|Publication number||US3490330 A|
|Publication date||Jan 20, 1970|
|Filing date||Mar 8, 1968|
|Priority date||Mar 16, 1967|
|Publication number||US 3490330 A, US 3490330A, US-A-3490330, US3490330 A, US3490330A|
|Original Assignee||Karlsruhe Augsburg Iweka|
|Export Citation||BiBTeX, EndNote, RefMan|
|Patent Citations (7), Referenced by (20), Classifications (8)|
|External Links: USPTO, USPTO Assignment, Espacenet|
Jan. 20, 1970 w. WALTHER 3,490,330
FIREARM, PARTICULARLY LI GHT ANTITANK WEAPON Filed March 8, 1968 2 Sheets-Sheet 1 Fig. 7 J I Fig.2 I
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W. WALTHER Jan. 20, 1 970 FIREARM, PARTICULARLY LIGHT ANTITANK WEAPON 2 Sheets-Sheet 2 Filed March 8, 1968 -mmmmwm=bmwmmw w v t vmNMNvvmwQvMm GMvMRNN mvov m m JNVENTOR: 94%
United States Patent I 33,228 Int. Cl. F41f 3/02, 15/00 U.S. Cl. 891.7 7 Claims ABSTRACT OF THE DISCLOSURE A firearm, particularly a light antitank weapon in which the recoil impulse upon firing a projectile is at least partially intercepted by a counter-thrust drive device arranged at the rear end of the gun barrel. The gun barrel is slidably mounted in a tubular guide provided with a shoulder support, handles and a trigger on one of the handles. Within the gun barrel a slidable pistondriven by a propellant chargehas mounted thereon the projectile. When the projectile leaves the barrel, the piston is intercepted by an intercepter device at the muzzle end of the barrel. The gun barrel then moves rearwardly in the guide and is arrested by the counter-thrust drive device and may even be completely discharged from the rear end of the tubular guide.
The invention relates to a weapon provided with a counter-thrust drive-system for at least partial intercept of the recoil impulses taking effect on the barrel upon firing of a projectile, particularly a light shoulder-weapon for defense against tanks.
Firearms are already known, in which the recoil impulse taking eifect on the gun barrel upon firing of a projectile is partially or entirely intercepted. In the case of weapons of this type constructed as light-guns free from recoil, there is disposed on the rear end of the gunbarrel a nozzle, through which upon firing the projectile are discharged propellent charge gases, and an impulse directed opposite to the recoil impulse and substantially equally great, is produced. The disadvantage of such weapons consists therein, that even upon the slightest deviations of the nozzle axis from the gun-barrel axis, which is practically not to be prevented, the thrust power of the nozzle drive mechanism possesses a force component directed perpendicularly to the barrel axis. As a result thereof, torsional moments act on the barrel, which lead to angular distortions of the weapon with respect to the desired firing direction, while the projectile passes through the gun-barrel. Misfirings result therefrom.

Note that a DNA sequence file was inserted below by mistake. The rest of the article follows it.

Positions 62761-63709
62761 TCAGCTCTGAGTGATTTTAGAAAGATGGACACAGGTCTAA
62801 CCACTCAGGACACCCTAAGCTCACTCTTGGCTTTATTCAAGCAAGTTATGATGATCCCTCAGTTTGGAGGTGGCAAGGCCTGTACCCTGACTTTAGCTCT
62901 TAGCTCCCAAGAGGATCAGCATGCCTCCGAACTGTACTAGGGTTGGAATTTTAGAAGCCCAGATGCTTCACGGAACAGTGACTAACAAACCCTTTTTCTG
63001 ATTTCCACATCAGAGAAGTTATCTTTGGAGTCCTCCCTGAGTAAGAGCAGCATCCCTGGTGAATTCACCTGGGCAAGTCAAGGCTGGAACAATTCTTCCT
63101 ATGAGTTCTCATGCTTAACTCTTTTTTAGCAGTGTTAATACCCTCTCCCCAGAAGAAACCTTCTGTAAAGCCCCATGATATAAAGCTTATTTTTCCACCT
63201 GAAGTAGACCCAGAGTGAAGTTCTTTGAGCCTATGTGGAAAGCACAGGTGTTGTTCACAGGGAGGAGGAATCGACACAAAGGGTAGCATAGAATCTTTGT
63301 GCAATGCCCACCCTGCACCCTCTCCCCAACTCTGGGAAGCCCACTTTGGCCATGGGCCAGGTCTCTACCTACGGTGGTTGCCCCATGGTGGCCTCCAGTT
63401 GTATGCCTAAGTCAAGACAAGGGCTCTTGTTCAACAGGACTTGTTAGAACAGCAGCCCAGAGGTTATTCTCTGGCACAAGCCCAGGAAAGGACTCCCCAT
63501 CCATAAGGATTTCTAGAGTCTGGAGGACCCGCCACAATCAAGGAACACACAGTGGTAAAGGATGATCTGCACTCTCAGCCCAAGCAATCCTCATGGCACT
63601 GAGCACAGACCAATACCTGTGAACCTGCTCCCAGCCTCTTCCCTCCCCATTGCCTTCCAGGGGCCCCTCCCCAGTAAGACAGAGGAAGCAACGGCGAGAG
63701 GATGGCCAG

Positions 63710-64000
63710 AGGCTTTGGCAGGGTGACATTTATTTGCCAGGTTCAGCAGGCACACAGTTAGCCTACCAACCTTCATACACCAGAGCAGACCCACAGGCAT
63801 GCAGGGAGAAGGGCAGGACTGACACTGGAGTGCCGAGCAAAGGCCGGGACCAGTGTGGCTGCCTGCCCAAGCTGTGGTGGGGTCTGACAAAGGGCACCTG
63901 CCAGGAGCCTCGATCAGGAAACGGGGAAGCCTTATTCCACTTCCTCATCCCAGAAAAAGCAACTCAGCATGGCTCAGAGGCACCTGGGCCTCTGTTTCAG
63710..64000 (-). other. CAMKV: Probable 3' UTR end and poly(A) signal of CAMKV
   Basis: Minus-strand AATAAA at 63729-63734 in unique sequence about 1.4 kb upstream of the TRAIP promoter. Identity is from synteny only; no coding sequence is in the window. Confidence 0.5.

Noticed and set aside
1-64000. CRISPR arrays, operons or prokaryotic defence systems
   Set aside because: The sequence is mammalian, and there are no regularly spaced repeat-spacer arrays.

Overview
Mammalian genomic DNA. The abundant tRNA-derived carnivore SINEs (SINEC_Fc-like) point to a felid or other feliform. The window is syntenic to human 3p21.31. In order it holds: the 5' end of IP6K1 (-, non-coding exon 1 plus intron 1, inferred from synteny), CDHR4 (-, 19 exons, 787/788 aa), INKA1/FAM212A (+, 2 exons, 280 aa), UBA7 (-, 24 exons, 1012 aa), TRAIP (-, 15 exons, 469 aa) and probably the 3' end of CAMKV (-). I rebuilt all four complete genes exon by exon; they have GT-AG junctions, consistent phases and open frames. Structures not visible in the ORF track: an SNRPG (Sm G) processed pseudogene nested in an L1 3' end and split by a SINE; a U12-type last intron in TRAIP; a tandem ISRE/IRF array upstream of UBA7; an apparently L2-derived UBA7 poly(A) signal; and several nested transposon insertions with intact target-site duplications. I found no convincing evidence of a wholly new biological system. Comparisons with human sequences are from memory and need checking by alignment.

Along the line of the above described lightweight guns, there have also been produced previously light shoulderweapons, particularly antitank weapons. *In addition to the insuflicient accuracy of fire, a great disadvantage of these weapons is the great acoustic effect on account of the muzzle blast during the discharge of the projectile from the barrel and the ignition blast of the intercept drive-mechanism substantially coinciding therewith. As a result, injuries to the hearing may occur upon firing.
A weapon free from recoil is also known, in which, in a gun barrel open on both ends, a liner or inner tube closed on 'one side is longitudinally slidably mounted. This liner receives the projectile and the propellent charge. Upon firing of a projectile, with this weapon, on account of the recoil impulse taking elfect on the liner or inner tube, the liner or inner tube is ejected rearwardly from the gun-barrel which is open at both ends. Although the liner or inner tube possesses a greater bulk than the projectile, behind a projectile of this type considerable 3,490,330 Patented Jan. 20, 1970 safety areas are necessary into which the liner or inner tube is ejected. Such great safety areas, however, are solely available in exceptional cases. Insofar, the gun described above is adjustable solely to a limited extent and has been intended also especially as a gun for aircraft.
The object of the invention consists in the furnishing of a firearm, preferably a light shoulder-weapon for defense against tanks, in which the recoil impulse upon firing of'a projectile is at least partially intercepted by means of a counter-thrust drive-device whereby no acoustic effects occur upon firing, which could lead to hearing injuries of the gunner. Furthermore, upon firing of a projectile, the safety area required behind the weapon shouldbe as small as possible.